Yoga plus Mindfulness-Based Relapse Prevention programs are being combined to treat people with alcohol and drug addictions at 12&12 Center for Addiction Treatment & Recovery.

The programs, combined with other programs, will be the standard for those admitted for treatment starting in 2017 if funding is obtained, said Brad Collins, director of Community Relations/Research and Efficacy.

“We want to be known as a thought leader among elite treatment centers across the country,” he said. “We want to be known as a research and evidence-based center in regard to our approach to addiction treatment and recovery.”

The goal is to be known as a center that will study and implement new approaches to treatments because of outcomes that give clients life-saving tools to sustain recovery.

Approximately 100 participants completed a six-month pilot program and reported positive results. Before-and-after screenings were conducted to determine the baseline of depressive symptoms and an individual’s overall sense of well being, Collins said. Those feelings could have been physical, emotional, mental, social or spiritual.

The MBRP four-hour sessions were held twice weekly. Hour-long yoga classes were part of the activity. Initial screenings at the start of the program and the individual’s treatment experiences were noted, and the most common feedback was some depression-type symptoms.

A second screening at the end of treatment found that depressive symptoms had been essentially reduced. All clients said they felt better overall, Collins said.

Both disciplines use a meditative approach to the mind and body connection and how the individual communicates with oneself, he said. Yoga challenges a person to move in a way they probably haven’t moved in long time as the poses cause the body and mind to react with questions.

MBRP is a meditative approach to internal inquiry addressing thoughts, bodily sensations, recurring kinds of thoughts and being curious, Collins said. It involves looking inward and using a meditative approach to address thought patterns and processes as well as bodily sensations.

Yoga uses mind and body connections and looks at how people communicate with themselves. The body might want the person to run away from the effort, or the mind might tell the person to bear down, try harder and perhaps breathing techniques employed by yoga.

The goal is to help the client overcome addictions and reunify with family, resume an interrupted career and reintegrate into society, Collins said. It is another step in healing the body, brain, spirit and mind.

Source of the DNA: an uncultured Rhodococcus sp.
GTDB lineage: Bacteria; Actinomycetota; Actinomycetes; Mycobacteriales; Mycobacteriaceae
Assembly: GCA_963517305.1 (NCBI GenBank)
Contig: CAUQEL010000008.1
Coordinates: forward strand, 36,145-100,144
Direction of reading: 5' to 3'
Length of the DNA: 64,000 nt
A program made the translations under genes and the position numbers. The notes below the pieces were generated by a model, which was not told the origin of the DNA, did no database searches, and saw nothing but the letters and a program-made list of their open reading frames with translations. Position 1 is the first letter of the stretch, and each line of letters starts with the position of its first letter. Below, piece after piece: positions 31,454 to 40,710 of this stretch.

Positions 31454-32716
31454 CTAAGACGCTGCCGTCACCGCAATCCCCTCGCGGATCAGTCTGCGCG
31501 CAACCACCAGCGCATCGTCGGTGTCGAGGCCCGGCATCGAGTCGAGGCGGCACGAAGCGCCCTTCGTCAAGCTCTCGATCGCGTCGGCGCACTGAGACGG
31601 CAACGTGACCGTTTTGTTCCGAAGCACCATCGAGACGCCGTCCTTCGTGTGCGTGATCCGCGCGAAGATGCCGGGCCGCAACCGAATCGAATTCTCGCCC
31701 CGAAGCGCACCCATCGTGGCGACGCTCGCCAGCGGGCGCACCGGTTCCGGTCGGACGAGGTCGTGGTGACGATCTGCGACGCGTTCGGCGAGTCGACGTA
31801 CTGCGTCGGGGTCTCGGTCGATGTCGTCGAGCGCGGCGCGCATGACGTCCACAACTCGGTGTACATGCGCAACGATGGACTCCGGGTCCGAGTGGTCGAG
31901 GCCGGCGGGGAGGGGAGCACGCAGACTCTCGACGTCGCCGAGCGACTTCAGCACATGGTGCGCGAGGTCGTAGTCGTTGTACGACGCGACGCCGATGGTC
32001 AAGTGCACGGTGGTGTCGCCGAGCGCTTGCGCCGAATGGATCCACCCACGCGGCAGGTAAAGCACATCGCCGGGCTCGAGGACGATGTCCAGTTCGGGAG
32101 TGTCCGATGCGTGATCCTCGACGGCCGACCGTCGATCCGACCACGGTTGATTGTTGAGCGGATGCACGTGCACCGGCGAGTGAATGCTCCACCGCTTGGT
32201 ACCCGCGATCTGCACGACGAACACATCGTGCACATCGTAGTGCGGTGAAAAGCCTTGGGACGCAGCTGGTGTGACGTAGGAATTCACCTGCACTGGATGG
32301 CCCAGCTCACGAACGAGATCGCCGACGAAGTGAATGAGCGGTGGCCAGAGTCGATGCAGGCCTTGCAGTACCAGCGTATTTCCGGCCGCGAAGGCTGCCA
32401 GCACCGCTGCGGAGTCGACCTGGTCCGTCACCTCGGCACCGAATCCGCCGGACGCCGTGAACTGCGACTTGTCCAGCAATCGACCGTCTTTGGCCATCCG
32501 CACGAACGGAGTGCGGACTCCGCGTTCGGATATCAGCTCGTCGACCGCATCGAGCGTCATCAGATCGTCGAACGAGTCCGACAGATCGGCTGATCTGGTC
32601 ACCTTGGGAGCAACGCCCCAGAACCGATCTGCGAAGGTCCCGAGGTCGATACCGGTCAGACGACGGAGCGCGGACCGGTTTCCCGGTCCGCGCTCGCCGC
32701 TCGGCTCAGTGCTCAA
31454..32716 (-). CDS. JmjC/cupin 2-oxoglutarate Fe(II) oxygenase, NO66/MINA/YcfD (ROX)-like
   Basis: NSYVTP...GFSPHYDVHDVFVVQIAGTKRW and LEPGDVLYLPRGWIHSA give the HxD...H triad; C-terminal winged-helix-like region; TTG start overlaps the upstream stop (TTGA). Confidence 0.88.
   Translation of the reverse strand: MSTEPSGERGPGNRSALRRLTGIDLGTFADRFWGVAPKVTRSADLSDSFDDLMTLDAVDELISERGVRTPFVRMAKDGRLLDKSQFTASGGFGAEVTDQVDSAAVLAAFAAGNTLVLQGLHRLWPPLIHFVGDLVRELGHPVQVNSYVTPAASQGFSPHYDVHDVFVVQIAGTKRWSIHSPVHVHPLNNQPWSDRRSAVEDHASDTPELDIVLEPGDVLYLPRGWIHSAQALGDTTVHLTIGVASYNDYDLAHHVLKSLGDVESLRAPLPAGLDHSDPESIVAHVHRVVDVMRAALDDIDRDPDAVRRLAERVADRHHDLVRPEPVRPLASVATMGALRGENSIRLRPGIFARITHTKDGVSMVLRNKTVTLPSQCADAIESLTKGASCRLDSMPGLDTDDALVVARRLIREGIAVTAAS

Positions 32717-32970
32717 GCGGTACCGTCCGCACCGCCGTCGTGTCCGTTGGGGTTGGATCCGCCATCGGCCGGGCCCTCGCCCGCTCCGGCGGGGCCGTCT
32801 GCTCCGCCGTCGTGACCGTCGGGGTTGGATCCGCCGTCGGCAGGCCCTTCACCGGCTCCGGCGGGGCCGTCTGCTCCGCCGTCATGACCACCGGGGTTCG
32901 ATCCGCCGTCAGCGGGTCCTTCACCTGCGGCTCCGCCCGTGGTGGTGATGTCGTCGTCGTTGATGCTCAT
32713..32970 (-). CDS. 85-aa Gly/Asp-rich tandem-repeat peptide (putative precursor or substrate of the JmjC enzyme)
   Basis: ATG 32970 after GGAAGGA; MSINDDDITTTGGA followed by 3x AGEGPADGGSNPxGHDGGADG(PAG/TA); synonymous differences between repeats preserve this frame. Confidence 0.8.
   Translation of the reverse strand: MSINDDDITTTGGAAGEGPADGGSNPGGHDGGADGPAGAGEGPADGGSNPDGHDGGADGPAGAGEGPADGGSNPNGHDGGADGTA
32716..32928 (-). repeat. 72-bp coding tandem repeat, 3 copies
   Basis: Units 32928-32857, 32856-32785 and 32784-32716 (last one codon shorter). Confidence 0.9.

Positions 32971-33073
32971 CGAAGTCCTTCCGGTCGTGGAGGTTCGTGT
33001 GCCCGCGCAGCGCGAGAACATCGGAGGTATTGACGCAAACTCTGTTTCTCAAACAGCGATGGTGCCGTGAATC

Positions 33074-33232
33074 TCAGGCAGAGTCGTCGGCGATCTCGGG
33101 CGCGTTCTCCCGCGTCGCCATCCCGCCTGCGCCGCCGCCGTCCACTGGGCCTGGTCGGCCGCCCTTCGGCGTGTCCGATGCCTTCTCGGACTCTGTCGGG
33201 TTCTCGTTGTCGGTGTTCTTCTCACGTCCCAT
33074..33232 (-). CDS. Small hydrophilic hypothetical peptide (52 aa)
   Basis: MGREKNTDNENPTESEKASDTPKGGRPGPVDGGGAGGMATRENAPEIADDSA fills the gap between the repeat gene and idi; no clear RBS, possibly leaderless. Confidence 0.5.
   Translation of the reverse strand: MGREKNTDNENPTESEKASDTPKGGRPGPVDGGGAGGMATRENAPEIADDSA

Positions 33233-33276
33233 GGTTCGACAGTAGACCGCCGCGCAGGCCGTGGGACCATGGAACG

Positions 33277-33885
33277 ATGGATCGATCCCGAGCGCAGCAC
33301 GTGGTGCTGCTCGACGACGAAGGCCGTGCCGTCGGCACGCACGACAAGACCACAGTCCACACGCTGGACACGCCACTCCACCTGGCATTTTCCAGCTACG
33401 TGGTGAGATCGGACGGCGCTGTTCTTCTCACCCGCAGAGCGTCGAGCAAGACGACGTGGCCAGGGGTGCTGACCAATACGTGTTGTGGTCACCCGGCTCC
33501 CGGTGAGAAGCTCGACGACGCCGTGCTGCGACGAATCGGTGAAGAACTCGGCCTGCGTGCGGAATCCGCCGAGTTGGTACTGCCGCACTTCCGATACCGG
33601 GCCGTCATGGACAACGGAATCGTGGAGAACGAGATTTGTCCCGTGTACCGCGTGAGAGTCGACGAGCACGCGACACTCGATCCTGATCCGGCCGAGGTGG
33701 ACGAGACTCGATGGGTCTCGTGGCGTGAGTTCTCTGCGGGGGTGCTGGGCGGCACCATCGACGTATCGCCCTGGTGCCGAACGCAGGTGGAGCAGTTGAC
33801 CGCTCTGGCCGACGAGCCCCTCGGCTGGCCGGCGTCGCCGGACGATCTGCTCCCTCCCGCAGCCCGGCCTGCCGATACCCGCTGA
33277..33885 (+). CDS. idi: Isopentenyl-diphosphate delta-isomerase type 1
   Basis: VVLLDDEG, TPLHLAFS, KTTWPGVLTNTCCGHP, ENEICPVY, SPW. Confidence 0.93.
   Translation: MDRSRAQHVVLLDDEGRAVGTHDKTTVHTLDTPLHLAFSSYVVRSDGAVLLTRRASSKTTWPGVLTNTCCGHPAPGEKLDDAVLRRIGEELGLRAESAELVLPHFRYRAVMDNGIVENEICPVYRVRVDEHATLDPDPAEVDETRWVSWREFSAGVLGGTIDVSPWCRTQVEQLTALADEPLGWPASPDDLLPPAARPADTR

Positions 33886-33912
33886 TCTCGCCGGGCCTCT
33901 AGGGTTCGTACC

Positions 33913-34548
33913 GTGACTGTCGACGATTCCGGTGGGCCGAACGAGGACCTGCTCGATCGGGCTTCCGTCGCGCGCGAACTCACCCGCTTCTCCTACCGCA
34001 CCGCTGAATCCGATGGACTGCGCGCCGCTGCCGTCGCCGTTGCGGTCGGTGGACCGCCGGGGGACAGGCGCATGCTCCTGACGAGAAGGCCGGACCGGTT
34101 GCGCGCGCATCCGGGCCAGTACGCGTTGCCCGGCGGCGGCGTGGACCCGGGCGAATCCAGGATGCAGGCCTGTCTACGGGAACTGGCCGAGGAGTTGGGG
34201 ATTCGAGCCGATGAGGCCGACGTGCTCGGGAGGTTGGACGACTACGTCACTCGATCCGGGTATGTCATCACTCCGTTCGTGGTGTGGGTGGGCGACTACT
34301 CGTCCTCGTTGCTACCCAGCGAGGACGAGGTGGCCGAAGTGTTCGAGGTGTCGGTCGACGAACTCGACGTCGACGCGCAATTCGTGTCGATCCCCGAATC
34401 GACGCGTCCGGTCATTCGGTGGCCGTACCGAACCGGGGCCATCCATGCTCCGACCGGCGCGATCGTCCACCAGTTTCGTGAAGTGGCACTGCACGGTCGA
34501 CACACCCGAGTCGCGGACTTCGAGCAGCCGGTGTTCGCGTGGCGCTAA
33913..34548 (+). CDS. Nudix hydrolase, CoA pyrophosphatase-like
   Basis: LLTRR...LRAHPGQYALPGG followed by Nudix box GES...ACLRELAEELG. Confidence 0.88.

The purpose is to help a person believe in themselves, to understand and gain confidence despite challenges. It doesn’t mean a person is going to fail because they can’t do it.

MBRP helps a person look inward and see the truth about the value the brain starts to assign to alcohol or other drug use.

A person coming off alcohol and drug abuse experiences pain from the physical dependence and the emotional wreckage that caused the addiction. Addictions also are mentally taxing because of the guilt and shame associated with the disease.

Addiction is manifested in the survival brain and becomes a response alternative when the person turns to drinking or drug use when threatened. MBRP allows the person to deal with underlying issues, Collins said.

Collins referred to a poster displayed in his office showing the impact of alcohol and drug abuse on the brain. It is part of a series being developed with Dr. Hamed Ekhtiari, a Laureate Institute for Brain Research addiction psychiatrist.

The Brain Awareness in Recovery Initiative posters will be distributed to other community centers, community partners and anyone who wants to display them, he said.

The first will identify the 10 main brain functions injured by alcohol and drug abuse, and the second will introduce the do’s and don’ts protocols that allow the brain to start healing. The third will suggest specific brain tasks that folks can do to bring their brain back into regulation.

“We want to do tasks and exercises that will bring the brain back online,” he said.

“Everyone admitted to the 12&12 addiction treatment and recovery program starting in January will have the opportunity to have MBRP and yoga as part of their treatment protocol.”

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